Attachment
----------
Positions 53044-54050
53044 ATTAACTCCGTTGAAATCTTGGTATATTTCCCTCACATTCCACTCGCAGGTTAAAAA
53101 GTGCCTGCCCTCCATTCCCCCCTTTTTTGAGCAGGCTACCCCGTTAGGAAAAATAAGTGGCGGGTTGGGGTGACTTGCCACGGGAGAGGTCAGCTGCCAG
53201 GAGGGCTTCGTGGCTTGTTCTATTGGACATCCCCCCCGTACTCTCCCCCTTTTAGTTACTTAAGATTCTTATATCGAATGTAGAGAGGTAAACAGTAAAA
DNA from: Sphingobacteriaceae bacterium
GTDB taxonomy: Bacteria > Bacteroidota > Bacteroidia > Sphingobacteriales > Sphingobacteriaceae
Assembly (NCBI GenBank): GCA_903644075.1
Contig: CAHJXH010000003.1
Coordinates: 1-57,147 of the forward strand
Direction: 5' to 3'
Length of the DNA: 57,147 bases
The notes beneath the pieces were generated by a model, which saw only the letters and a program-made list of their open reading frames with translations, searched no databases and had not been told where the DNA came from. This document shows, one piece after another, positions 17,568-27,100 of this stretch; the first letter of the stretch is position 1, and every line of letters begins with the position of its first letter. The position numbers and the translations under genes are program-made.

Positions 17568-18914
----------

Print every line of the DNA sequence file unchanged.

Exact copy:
Positions 53044-54050
53044 ATTAACTCCGTTGAAATCTTGGTATATTTCCCTCACATTCCACTCGCAGGTTAAAAA
53101 GTGCCTGCCCTCCATTCCCCCCTTTTTTGAGCAGGCTACCCCGTTAGGAAAAATAAGTGGCGGGTTGGGGTGACTTGCCACGGGAGAGGTCAGCTGCCAG
53201 GAGGGCTTCGTGGCTTGTTCTATTGGACATCCCCCCCGTACTCTCCCCCTTTTAGTTACTTAAGATTCTTATATCGAATGTAGAGAGGTAAACAGTAAAA
DNA from: Sphingobacteriaceae bacterium
GTDB taxonomy: Bacteria > Bacteroidota > Bacteroidia > Sphingobacteriales > Sphingobacteriaceae
Assembly (NCBI GenBank): GCA_903644075.1
Contig: CAHJXH010000003.1
Coordinates: 1-57,147 of the forward strand
Direction: 5' to 3'
Length of the DNA: 57,147 bases
The notes beneath the pieces were generated by a model, which saw only the letters and a program-made list of their open reading frames with translations, searched no databases and had not been told where the DNA came from. This document shows, one piece after another, positions 17,568-27,100 of this stretch; the first letter of the stretch is position 1, and every line of letters begins with the position of its first letter. The position numbers and the translations under genes are program-made.

Positions 17568-18914